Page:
So, Jacinda wants unemployment under 4%, how’s she going to do that? Pass a law?

Credit: Luke

Jacinda Ardern wants unemployment under 4%. She says that’s where it should be.

Well, with her policies you have to wonder what planet she is on thinking it will get even close to that.

Prime Minister-designate Jacinda Ardern says New Zealand’s unemployment rate should be below 4%.

She has also put a timeline on the government’s plan to ban overseas speculators from buying existing homes in New Zealand, saying the mechanisms to do so will be established by Christmas.

Ms Ardern made the commitment this afternoon while addressing a room full of unionists in her first major public speech since becoming prime minister-designate.

A major party of her speech hinged on what she, and incoming deputy prime minister Winston Peters, call the “low-wage economy.”

She says Labour is aware that, while the majority of workers are employed by big, profitable companies – some small businesses will feel the effects of the new government’s plans to raise the minimum wage to $20.

“That’s why one of the tasks for the Tax Working Group will be to look at models overseas for lower taxation for small businesses.”

For too long, Ms Ardern says, a line has been pushed that decent wages and strong economic growth don’t go together.

“I simply don’t buy into baseless claims that paying people well means there will be fewer jobs. In fact, the overwhelming weight of evidence is that strong wages for all working people help to boost growth and create jobs.”

She says GDP per capita is “barely growing” and unemployment is stuck at 5% but she says it should be below 4%.

This is because, she says, the economy has become more geared toward speculation and extraction than value-added exports.

“Low wages aren’t simply a problem for low-wage workers, they are a problem for businesses and the economy.”

Ms Ardern says under a Labour/NZ First government, “we can finally have fair wages.

She says unions, such as the CTU, played a “crucial part of our campaign.”

She really has no idea how markets, especially Labour markets work. She even thinks she can compensate employers to get them to keep staff on:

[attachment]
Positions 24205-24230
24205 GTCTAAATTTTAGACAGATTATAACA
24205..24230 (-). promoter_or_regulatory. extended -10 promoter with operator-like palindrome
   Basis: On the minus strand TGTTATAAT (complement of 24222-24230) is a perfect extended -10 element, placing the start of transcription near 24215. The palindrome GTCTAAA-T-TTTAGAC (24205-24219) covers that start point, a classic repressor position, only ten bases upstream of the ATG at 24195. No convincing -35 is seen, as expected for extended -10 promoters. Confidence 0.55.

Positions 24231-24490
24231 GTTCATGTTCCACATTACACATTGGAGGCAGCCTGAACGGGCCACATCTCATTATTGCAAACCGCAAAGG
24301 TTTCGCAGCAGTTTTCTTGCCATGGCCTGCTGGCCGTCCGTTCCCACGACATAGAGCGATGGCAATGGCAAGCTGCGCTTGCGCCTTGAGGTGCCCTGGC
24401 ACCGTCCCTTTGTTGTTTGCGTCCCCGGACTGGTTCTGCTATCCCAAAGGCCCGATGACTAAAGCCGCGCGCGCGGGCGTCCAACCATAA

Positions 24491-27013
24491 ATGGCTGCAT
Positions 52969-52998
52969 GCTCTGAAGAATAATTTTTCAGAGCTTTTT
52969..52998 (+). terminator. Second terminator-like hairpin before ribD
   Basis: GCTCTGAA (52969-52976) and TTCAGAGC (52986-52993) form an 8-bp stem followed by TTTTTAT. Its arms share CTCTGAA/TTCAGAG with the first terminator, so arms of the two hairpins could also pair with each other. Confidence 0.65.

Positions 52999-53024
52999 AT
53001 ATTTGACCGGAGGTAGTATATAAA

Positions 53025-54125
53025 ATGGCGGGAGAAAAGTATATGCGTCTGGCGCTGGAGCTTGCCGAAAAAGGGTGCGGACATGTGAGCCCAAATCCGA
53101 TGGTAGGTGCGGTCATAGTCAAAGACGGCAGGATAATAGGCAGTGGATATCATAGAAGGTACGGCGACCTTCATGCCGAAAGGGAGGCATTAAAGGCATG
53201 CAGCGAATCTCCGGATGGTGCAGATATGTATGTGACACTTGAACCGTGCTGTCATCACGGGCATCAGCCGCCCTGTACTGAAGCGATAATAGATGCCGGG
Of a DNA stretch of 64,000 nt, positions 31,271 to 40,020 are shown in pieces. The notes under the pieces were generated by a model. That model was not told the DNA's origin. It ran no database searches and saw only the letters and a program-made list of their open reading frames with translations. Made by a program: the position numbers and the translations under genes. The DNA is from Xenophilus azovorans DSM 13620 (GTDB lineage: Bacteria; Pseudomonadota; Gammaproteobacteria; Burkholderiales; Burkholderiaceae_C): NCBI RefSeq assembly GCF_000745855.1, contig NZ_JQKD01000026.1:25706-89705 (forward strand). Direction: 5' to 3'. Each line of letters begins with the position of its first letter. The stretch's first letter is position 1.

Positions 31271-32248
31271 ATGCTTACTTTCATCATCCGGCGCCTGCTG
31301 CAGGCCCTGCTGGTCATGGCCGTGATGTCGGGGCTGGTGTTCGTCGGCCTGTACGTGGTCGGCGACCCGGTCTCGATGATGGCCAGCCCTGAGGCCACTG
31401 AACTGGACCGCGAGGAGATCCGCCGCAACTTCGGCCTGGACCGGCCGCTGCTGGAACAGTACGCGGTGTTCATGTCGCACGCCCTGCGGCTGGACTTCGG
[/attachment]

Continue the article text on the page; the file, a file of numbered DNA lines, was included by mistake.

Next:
Jacinda Ardern says she’ll look at compensating businesses who are struggling with the rise of the minimum wage.

Under the coalition deal in April next year the minimum wage will go up by seventy-five-cents to $16.50 an hour, by April 2021 people on the minimum wage will get $20 an hour.

A small business owner in Nelson is worried the rise in wages will mean they have to raise prices and possibly let staff go.

“It’ll always go back onto the consumer, so our prices will have to go up, so if we have clients we have clients, if we don’t we don’t,” cleaning company owner Sarah Stewart told 1 NEWS.

The Prime Minister-elect is promising to look at models in places like Australia that offer tax breaks to small businesses to try and offset the cost.

“Low wages aren’t simply a problem for low wage workers, they are a problem for businesses and the economy as a whole, I want to see an end to a race to the bottom on wages,” Ms Ardern said today.

Muppets. They have no idea how business works.

This little girl thinks things happen because she wishes it so. I think she will soon find out that government is a whole lot harder than mouthing bumper sticker slogans.

 

-NZ Herald, TVNZ


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As much at home writing editorials as being the subject of them, Cam has won awards, including the Canon Media Award for his work on the Len Brown/Bevan Chuang story.  And when he’s not creating the news, he tends to be in it, with protagonists using the courts, media and social media to deliver financial as well as death threats.

They say that news is something that someone, somewhere, wants kept quiet.   Cam Slater doesn’t do quiet, and as a result he is a polarising, controversial but highly effective journalist that takes no prisoners.

He is fearless in his pursuit of a story.

Love him or loathe him.  But you can’t ignore him.

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